By Maryum Saifee
W hen I was growing up, my parents never talked about sex. They left that to my middle-aged eighth grade biology teacher who terrorized me and the rest of my class with pictures of diseased genitalia. I grew up in a small farming town in Texas, in the heart of pro-life country. Talking about contraception two decades ago was virgin territory. Throughout my teens and twenties, my parents and I had this unspoken, mutually agreed upon “don’t ask, don’t tell” policy when it came to dating. So when my older brother hit 30 a few years ago, I was curious how they were going to handle finding him a mate.
Unlike the rest of my extended family who migrated to cities with large Muslim populations like New Jersey and Baltimore, my parents lived on fifty acres of farmland in a town that’s only claim to fame is being the KKK’s former headquarters in Texas. My parents bonded with a few other Indian doctors, mainly from Kerala and Tamil Nadu, almost all Christian and Hindu. Aside from female cousins, my parents’ pool of eligible Muslim girls for my brother was pretty nonexistent.
My brother confided in me that his hairline had started to recede and it wasn’t just parental pressure inspiring him to find a wife. Based on the awkward comb-overs of my maternal uncles, I realized he was absolutely right. Time was not on our side. I tried to think of a few friends for him, but none of them were quite right as long-term partners. I was feeling helpless and unsure of what to do. In a state of confusion, I made the fatal mistake of telling my parents of my brother’s state of panic over his hairline and rapidly receding marriage marketability.
With the kind of gusto I’ve only ever seen when my Dad is buying goats for our farm or selling naked shorts on E-trade, my Dad rolled up his sleeves and ramped up his search. He knew his Muslim networks in our Texas town were limited. Although common practice in our family, I told him cousins would be a tough sell. He wasn’t sure what to do so he turned to the Internet. I told him to be careful. I told him these sites could be shady. He, of course, found a website called: Shaadi.com (translating into marriage in Hindi) and the search began.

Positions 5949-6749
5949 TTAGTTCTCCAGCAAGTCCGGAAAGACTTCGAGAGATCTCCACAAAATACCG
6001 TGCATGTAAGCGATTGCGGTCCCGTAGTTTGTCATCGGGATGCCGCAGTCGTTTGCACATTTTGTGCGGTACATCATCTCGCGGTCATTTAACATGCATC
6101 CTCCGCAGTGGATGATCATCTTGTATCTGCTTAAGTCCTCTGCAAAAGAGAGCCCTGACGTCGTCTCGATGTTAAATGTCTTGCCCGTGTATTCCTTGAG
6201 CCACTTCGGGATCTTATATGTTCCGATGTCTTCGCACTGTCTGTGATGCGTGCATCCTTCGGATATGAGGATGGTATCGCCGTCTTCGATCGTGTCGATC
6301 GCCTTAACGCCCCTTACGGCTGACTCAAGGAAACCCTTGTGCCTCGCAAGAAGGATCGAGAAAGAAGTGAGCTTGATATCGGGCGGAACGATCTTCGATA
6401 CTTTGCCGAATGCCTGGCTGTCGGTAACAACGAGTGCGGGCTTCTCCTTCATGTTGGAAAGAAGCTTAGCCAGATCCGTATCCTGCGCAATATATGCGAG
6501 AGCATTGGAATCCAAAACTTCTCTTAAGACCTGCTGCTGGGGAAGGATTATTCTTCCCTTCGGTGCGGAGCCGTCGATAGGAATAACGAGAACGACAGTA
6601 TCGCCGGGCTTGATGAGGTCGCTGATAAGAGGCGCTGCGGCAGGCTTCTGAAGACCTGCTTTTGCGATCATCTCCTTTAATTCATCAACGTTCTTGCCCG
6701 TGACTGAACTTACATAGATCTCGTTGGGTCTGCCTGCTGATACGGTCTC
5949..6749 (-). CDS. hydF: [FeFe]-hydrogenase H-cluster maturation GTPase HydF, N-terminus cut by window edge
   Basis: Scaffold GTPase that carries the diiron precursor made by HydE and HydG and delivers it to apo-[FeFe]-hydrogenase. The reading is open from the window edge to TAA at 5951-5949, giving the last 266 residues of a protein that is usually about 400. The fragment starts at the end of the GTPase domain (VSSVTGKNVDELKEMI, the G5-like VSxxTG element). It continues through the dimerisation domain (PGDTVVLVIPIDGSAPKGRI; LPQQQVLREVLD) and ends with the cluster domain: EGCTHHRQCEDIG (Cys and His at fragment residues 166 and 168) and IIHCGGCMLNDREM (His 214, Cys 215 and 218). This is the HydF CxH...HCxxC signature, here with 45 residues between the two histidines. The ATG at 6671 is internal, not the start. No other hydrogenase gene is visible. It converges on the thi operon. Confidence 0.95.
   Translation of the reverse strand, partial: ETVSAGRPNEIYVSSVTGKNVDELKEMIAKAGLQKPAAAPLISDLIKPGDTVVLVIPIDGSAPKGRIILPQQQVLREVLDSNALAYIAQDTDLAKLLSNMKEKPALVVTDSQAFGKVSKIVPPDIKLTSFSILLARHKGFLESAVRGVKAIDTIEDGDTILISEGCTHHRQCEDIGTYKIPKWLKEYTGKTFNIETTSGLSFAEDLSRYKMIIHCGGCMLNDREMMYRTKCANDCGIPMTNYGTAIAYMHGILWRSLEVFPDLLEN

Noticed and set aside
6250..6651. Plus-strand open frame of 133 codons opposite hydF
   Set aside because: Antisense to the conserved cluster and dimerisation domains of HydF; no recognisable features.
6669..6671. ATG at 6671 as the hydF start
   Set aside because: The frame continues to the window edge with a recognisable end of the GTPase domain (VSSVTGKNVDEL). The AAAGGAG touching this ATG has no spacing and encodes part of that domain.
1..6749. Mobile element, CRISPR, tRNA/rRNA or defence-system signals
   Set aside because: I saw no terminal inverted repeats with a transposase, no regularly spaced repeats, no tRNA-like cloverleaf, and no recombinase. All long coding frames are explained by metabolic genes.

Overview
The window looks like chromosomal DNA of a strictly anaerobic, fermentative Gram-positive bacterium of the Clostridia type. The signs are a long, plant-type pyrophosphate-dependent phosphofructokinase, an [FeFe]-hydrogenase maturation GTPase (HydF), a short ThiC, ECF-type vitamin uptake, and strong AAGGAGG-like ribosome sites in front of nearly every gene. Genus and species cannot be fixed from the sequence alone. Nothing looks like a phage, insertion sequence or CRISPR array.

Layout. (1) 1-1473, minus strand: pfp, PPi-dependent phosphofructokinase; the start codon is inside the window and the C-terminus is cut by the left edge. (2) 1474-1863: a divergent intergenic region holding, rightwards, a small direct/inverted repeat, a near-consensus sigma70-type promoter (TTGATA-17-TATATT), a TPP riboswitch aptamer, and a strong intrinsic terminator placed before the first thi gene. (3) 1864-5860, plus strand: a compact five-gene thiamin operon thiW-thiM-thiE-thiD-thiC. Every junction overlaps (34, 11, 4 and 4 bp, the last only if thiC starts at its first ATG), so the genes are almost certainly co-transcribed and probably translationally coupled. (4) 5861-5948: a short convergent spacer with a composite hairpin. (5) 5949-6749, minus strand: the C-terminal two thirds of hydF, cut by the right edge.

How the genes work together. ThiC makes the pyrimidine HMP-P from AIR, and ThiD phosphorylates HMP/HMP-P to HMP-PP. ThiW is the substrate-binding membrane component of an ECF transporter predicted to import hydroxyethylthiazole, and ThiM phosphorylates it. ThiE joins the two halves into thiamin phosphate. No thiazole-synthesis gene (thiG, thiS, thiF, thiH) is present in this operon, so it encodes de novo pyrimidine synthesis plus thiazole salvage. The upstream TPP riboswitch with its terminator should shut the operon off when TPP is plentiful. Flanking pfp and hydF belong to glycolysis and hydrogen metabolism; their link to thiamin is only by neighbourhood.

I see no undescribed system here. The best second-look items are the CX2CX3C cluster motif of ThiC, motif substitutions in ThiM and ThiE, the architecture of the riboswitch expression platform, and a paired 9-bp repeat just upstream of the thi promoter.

I sat over his shoulder as he marveled at picture after picture. There were drop-down menus for everything. You could filter based on religion, sub-sect, caste, profession, income, language dialect, and even skin color! Yes, there were actually filters for fair, wheatish, and dark. I got upset when I saw the skin color menu and threatened to write a letter to Shaadi.com for perpetuating the need for South Asia’s toxic skin-bleaching industry. I had just finished two years of studying postcolonial theory with a focus on the Middle East and South Asia, so my Dad had grown accustomed to these outbursts. He dutifully said he agreed wholeheartedly, but that I could write a letter later. The world is full of injustice he lamented. But right now, he urged me to focus all of my energy on the search.
I told him under no circumstances would my brother agree to him putting up a profile. My brother has always found my Dad eccentric and I knew he would be horrified at even the thought of my Dad’s meddling. He knew I was right. So he decided the only solution was to make a covert Shaadi profile with an inscrutable alias. I reluctantly agreed. Once my Dad put his mind to something, it was pretty much impossible to convince him to step off the gas. I started to feel guilty for confiding in him. I knew if my brother found out of my breech in his confidence, I would be in big trouble. I was already in too deep, so I decided the only thing left was for me to try and minimize damage.